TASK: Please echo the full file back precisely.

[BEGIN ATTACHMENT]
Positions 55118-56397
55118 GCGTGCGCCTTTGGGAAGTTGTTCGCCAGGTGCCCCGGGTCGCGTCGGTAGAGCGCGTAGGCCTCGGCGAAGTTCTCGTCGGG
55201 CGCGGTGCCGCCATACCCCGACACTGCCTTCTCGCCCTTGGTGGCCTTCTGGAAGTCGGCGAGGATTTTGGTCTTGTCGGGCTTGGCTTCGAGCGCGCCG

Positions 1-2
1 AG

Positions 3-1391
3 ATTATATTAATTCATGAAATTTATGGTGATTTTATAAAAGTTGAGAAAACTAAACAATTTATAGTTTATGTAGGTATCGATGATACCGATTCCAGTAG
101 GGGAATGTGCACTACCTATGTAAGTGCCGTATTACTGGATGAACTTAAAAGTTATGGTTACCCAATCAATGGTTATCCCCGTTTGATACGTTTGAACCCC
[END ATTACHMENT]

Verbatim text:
Positions 55118-56397
55118 GCGTGCGCCTTTGGGAAGTTGTTCGCCAGGTGCCCCGGGTCGCGTCGGTAGAGCGCGTAGGCCTCGGCGAAGTTCTCGTCGGG
55201 CGCGGTGCCGCCATACCCCGACACTGCCTTCTCGCCCTTGGTGGCCTTCTGGAAGTCGGCGAGGATTTTGGTCTTGTCGGGCTTGGCTTCGAGCGCGCCG

Positions 1-2
1 AG

Positions 3-1391
3 ATTATATTAATTCATGAAATTTATGGTGATTTTATAAAAGTTGAGAAAACTAAACAATTTATAGTTTATGTAGGTATCGATGATACCGATTCCAGTAG
101 GGGAATGTGCACTACCTATGTAAGTGCCGTATTACTGGATGAACTTAAAAGTTATGGTTACCCAATCAATGGTTATCCCCGTTTGATACGTTTGAACCCC